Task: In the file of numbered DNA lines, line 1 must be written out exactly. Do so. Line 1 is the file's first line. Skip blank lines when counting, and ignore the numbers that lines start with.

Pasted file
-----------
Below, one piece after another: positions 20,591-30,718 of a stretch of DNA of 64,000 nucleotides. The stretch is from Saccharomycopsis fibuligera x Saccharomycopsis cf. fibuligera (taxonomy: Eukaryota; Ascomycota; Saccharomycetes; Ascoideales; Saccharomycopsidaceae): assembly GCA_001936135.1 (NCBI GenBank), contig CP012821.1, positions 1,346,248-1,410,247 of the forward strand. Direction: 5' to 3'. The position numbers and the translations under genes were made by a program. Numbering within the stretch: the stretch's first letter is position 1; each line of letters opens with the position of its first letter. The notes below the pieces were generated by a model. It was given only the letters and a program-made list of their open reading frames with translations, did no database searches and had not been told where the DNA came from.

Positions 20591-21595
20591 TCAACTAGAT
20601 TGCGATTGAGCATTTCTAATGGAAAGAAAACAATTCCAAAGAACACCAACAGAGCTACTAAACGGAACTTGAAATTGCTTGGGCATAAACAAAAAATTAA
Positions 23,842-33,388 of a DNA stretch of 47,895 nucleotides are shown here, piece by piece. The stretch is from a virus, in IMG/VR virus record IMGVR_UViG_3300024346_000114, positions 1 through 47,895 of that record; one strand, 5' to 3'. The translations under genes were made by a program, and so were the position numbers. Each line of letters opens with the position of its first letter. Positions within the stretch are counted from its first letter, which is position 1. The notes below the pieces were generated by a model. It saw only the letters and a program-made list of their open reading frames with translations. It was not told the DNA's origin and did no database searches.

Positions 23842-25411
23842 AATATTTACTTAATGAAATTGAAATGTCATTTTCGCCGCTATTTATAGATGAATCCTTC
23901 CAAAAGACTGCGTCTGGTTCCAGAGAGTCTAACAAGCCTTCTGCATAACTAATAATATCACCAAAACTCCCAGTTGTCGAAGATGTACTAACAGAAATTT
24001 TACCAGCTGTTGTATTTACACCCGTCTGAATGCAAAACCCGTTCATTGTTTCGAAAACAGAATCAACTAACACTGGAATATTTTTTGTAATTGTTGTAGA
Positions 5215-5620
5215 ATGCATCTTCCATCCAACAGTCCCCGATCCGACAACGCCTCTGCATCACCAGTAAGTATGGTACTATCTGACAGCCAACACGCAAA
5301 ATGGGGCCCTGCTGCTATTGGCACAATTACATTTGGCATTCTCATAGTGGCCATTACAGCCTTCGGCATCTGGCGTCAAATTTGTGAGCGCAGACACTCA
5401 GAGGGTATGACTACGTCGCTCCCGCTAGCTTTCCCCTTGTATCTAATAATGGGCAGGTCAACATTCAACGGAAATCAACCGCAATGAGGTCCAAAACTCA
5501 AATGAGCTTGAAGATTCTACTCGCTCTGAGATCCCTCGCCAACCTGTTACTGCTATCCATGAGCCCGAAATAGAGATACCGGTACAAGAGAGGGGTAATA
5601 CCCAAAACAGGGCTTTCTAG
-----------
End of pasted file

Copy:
Below, one piece after another: positions 20,591-30,718 of a stretch of DNA of 64,000 nucleotides. The stretch is from Saccharomycopsis fibuligera x Saccharomycopsis cf. fibuligera (taxonomy: Eukaryota; Ascomycota; Saccharomycetes; Ascoideales; Saccharomycopsidaceae): assembly GCA_001936135.1 (NCBI GenBank), contig CP012821.1, positions 1,346,248-1,410,247 of the forward strand. Direction: 5' to 3'. The position numbers and the translations under genes were made by a program. Numbering within the stretch: the stretch's first letter is position 1; each line of letters opens with the position of its first letter. The notes below the pieces were generated by a model. It was given only the letters and a program-made list of their open reading frames with translations, did no database searches and had not been told where the DNA came from.